I had originally planned to write this post as soon as I got home from seeing Alfonso Cuarón’s Gravity. Aha, thought I, in the dramatic way one always claims to have spoken their internal monologue when recounting its content to others, I shall deliver a post not only on time, but early, and thereby redeem myself in the eyes of my readers! Then I actually saw the film, and those plans changed.
Watching Gravity is an intense experience; I spent a solid couple of hours on something of an adrenaline high after the credits rolled. Most of that time was spent gushing about the film’s many strengths -- stunning visual effects, strong characterization, and tight plotting among them. What really stuck with me, though, was the fact that the character that all of this was built around was a woman.
Gravity tells the story of a space mission that goes disastrously awry when a freak accident knocks out communication with ground control, kills the majority of the mission’s crew, and leaves first-time astronaut Dr. Ryan Stone (played by Sandra Bullock) stranded in the vacuum of space. The rest of the film focuses on the remaining crew members’ fight for survival in, as the film’s opening title card describes, the harshest environment possible.
There’s a lot to say about the character of Dr. Ryan Stone, and it took me very little time to decide to dedicate a full post to her when the film is released on Blu-ray. For now, however, I want to stick to a fascinating and relatively spoiler-free aspect of her treatment: her point-of-view character status. Unlike Alien, which leaves the reveal of its protagonist until pretty late in the game, this sci-fi thriller lets you know very early on that you’re supposed to identify with its female lead. Even before the audience receives confirmation of the deaths of just about everyone else in the movie, we are quite literally aligned with Dr. Stone’s perspective. We see her surroundings through her eyes, through the plastic of her helmet. We don’t just identify with her; we are her. Even beyond the literal point-of-view shots, this character-audience alignment is built into the structure of the film itself. At one point, Dr. Stone is running out of oxygen and on the verge of passing out, madly scrambling to get into a space station just to take a breath. We feel her barely controlled panic, just as we feel cathartic relief when she manages to get inside. The film takes a moment to ease the audience’s tension as well as hers, and we take that first breath with her.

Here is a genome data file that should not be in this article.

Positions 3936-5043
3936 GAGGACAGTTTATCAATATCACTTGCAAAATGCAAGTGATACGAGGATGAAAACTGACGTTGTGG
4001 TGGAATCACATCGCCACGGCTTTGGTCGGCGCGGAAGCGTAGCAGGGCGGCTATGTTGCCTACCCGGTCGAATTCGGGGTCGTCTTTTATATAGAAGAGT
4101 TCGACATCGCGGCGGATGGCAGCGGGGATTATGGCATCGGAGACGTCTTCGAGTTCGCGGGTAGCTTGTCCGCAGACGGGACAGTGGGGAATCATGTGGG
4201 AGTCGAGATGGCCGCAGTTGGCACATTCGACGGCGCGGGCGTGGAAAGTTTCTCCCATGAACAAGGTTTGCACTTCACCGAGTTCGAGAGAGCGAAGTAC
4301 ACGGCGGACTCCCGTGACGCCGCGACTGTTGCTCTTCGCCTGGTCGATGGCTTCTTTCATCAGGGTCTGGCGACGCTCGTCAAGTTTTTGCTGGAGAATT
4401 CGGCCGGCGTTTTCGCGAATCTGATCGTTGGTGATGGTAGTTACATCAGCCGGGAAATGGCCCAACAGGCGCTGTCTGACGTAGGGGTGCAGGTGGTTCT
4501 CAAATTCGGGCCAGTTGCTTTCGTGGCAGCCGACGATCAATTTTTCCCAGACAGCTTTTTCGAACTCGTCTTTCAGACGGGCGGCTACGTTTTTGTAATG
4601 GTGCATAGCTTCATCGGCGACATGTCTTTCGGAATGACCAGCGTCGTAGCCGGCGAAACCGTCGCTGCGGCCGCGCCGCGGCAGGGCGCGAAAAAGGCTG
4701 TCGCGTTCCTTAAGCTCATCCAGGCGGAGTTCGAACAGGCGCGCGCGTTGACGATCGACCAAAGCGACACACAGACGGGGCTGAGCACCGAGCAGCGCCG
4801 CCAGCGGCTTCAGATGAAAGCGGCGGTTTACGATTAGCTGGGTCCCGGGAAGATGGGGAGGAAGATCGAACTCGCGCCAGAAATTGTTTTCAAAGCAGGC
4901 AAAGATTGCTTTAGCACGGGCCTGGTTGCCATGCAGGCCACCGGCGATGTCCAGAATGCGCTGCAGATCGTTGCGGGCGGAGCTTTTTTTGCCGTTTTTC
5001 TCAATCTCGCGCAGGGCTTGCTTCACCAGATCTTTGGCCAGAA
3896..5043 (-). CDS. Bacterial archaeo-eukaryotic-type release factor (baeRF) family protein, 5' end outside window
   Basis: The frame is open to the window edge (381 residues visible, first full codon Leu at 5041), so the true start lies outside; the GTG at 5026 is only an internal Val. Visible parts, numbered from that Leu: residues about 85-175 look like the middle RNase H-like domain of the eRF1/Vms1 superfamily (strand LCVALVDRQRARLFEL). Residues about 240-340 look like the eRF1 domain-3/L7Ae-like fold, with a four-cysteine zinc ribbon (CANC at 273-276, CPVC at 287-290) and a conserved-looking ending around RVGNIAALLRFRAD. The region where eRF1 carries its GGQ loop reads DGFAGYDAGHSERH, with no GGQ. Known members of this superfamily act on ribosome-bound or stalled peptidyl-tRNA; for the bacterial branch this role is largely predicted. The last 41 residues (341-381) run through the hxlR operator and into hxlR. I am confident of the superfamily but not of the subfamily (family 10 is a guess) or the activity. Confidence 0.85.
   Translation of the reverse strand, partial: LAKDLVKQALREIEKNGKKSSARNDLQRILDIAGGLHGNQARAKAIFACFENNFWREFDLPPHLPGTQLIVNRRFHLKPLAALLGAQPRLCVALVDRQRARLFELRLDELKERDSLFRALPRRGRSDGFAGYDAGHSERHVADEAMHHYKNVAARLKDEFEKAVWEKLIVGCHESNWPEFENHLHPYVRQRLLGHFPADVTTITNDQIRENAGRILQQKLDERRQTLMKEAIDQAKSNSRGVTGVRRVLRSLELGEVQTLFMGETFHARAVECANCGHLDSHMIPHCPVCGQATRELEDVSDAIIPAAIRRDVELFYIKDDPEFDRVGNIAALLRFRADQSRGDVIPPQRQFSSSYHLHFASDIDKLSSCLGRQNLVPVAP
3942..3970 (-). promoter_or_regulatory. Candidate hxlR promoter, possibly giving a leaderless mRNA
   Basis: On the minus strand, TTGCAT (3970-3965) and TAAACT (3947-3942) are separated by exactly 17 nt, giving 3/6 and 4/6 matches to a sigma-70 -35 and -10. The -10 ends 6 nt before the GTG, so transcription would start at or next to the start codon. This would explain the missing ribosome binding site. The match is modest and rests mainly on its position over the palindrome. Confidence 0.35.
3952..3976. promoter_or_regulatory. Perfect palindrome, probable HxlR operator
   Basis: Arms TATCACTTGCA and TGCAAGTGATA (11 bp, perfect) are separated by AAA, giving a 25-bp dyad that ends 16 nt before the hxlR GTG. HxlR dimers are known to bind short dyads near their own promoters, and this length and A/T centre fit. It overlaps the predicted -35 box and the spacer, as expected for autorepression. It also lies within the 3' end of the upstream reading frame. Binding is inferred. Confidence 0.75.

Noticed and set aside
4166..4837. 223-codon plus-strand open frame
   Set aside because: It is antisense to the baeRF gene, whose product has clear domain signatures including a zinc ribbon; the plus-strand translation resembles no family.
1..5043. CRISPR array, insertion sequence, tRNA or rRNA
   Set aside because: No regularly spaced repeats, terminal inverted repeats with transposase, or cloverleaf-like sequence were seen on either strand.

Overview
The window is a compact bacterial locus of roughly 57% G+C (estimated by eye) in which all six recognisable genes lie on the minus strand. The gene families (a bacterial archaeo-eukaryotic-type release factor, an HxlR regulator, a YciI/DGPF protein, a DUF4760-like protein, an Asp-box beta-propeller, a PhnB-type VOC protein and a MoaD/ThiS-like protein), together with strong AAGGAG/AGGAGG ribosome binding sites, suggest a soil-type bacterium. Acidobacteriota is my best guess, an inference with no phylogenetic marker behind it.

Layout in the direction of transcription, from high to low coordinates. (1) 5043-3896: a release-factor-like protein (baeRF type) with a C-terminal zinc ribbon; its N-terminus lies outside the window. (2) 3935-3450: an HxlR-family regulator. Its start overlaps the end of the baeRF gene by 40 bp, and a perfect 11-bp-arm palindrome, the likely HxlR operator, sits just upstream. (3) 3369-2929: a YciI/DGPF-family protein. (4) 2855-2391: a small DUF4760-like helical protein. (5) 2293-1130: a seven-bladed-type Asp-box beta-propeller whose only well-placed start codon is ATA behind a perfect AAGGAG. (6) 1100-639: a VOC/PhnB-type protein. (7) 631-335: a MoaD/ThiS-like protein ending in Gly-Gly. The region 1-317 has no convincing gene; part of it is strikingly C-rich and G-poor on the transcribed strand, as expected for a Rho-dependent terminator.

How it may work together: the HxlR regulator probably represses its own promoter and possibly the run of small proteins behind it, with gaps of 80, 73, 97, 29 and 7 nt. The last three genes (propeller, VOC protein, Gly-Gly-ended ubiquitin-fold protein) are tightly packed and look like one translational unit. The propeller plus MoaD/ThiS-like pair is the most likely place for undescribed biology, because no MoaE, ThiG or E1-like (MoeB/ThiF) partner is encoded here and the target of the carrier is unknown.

In a recent interview, Sandra Bullock said, “I’d like to think at some point instead of it being a woman’s film or a man’s film, it is just a great story, and both sexes can go and get the same enjoyment out of it. It’s entertainment, you’re not curing cancer. And I would love for it to get to a place where it’s not about the gender of the actor. With Gravity we get as close as you can to that, because there’s nothing about my character that screams female.” While I agree with her main point, I actually think there is something about Ryan Stone that “screams female”: Bullock herself. Sandra Bullock is largely known for her roles in romantic comedies, and there is no genre as implicitly and explicitly feminine-coded as the rom-com. Far from disproving Bullock’s point, however, I think this history supports it. What better way to prove that women can and should be the lead in films in traditionally masculine genres than to make an excellent sci-fi film that crushes box office records starring a woman who made her name in “chick flicks”?